Writing a column every day can sometimes be a challenge, in part because of logistics (I have to travel a lot, which can make things complicated), but also because I want to make sure I’m sharing interesting and relevant information.
My task, however, is very easy on certain days. When Economic Freedom of the World is published in the autumn, I know that will be my topic (as it was in 2017, 2016, 2015, etc). My only challenge is to figure out how to keep the column to a manageable size since there’s always so much fascinating data.
Likewise, I know that I have a very easy column about this time of year (2017, 2016, 2015, etc) since that’s when the Social Security Administration (SSA) releases the annual Trustees Report.
It’s an easy column to write, but it’s also depressing since my main goal is to explain that the program already consumes an enormous pile of money and that it will become an every bigger burden in the future.
Here are the 1970-2095 budgetary outlays from the latest report, adjusted for inflation. As you can see, the forecast shows a huge increase in spending.
The good news, as least relatively speaking, is that we’ll also have inflation-adjusted growth between now and 2095, so the numbers aren’t quite as horrifying as they appear. That being said, Social Security inexorably will consume a larger share of the private economy over time.
Now let’s examine a second issue. Most news reports incorrectly focus on the year the Social Security Trust Fund runs out of money.
But since that “Trust Fund” is filled with nothing but IOUs, I think that’s an utterly pointless piece of data. So every year I show the cumulative $43.7 trillion cash-flow deficit in the system. Using inflation-adjusted dollars, of course.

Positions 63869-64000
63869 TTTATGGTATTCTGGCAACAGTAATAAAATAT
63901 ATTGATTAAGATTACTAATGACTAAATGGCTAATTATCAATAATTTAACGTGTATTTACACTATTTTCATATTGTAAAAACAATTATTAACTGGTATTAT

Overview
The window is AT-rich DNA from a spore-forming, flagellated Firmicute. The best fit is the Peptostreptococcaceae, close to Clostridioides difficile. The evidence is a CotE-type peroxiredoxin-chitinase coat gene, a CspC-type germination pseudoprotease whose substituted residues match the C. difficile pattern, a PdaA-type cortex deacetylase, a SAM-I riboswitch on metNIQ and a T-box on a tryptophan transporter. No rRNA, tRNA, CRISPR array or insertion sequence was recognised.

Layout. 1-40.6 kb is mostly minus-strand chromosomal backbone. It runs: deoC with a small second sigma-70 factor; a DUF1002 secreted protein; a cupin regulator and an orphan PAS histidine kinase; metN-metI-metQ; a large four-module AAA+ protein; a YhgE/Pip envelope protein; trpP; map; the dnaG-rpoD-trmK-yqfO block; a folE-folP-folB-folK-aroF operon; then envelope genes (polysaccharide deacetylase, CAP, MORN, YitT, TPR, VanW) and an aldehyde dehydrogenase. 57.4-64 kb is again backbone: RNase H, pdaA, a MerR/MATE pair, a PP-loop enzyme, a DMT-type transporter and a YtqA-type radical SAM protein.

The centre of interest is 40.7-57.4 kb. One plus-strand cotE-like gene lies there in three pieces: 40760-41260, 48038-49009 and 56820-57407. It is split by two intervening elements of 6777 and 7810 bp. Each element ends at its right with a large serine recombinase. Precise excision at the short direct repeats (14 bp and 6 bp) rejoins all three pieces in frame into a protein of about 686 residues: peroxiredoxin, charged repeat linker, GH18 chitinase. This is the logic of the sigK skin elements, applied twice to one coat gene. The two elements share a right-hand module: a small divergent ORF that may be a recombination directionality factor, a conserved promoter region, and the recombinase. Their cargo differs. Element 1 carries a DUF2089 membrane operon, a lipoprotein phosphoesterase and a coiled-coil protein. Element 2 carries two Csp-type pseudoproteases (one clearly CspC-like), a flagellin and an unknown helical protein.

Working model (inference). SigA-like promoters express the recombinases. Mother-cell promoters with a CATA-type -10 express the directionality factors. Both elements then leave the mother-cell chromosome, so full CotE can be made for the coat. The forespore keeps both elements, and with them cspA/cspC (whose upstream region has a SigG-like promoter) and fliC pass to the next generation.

Assuming we don’t reform the program, think of these numbers as a reflection of a built-in future tax hike.
You won’t be surprised to learn, by the way, that politicians such as Barack Obama and Hillary Clinton already have identified their preferred tax hikes to fill this gap.
Let’s wrap up.
Veronique de Rugy of Mercatus accurately summarizes both the problem and the solution.
The single largest government program in the United States will soon have an annual budget of $1 trillion a year. …The program is Social Security, and our national pastime seems to be turning a blind eye to its dysfunctions. …Since 2010, it has been running a cash-flow deficit—meaning that the Social Security payroll taxes the government collects aren’t enough to cover the benefits it’s obliged to pay out. …
Veronique punctures the myth that there’s a “Trust Fund” that can be used to magically pay benefits.
Prior to 2010, the program collected more in payroll taxes than was needed to pay the benefits due at the time. The leftovers were “invested” into Treasury bonds through the so-called Old Age Trust Fund, which is now being drawn down. …In fact, the Treasury bonds are nothing but IOUs. …Treasury…doesn’t have the money: It has already spent it on wars, roads, education, domestic spying, and much more. So when Social Security shows up with its IOUs, Treasury has to borrow to pay the bonds back. …Did you catch that? Past generations of workers paid extra payroll taxes to bulk up the Social Security system. But the government spent that additional revenue on non-retirement activities, so now your children and grandchildren will also have to pay more in taxes to reimburse the program.
So what’s the solution?
Veronique explains we need to reform the system by allowing personal retirement accounts. She was even kind enough to quote me cheerleading for the Australian system.
Congress should shift away from Social Security into a “funded” system based on real savings, much as Australia and others have done. The libertarian economist Daniel J. Mitchell notes that, starting in the ’80s and ’90s, that country has required workers to put 9.5 percent of their income into a personal retirement account. As a safety net—but not as a default—Australians with limited savings are guaranteed a basic pension. That program has generated big increases in wealth. Meanwhile, Social Security has generated big deficits and discouraged private saving. Who would you have emulate the other?
Though I’m ecumenical. I also have written favorably about the Chilean system, the Hong Kong system, the Swiss system, the Dutch system, the Swedish system. Heck, I even like the system in thee Faroe Islands.
The bottom line is that there’s been a worldwide revolution in favor of private savings and the United States is falling behind.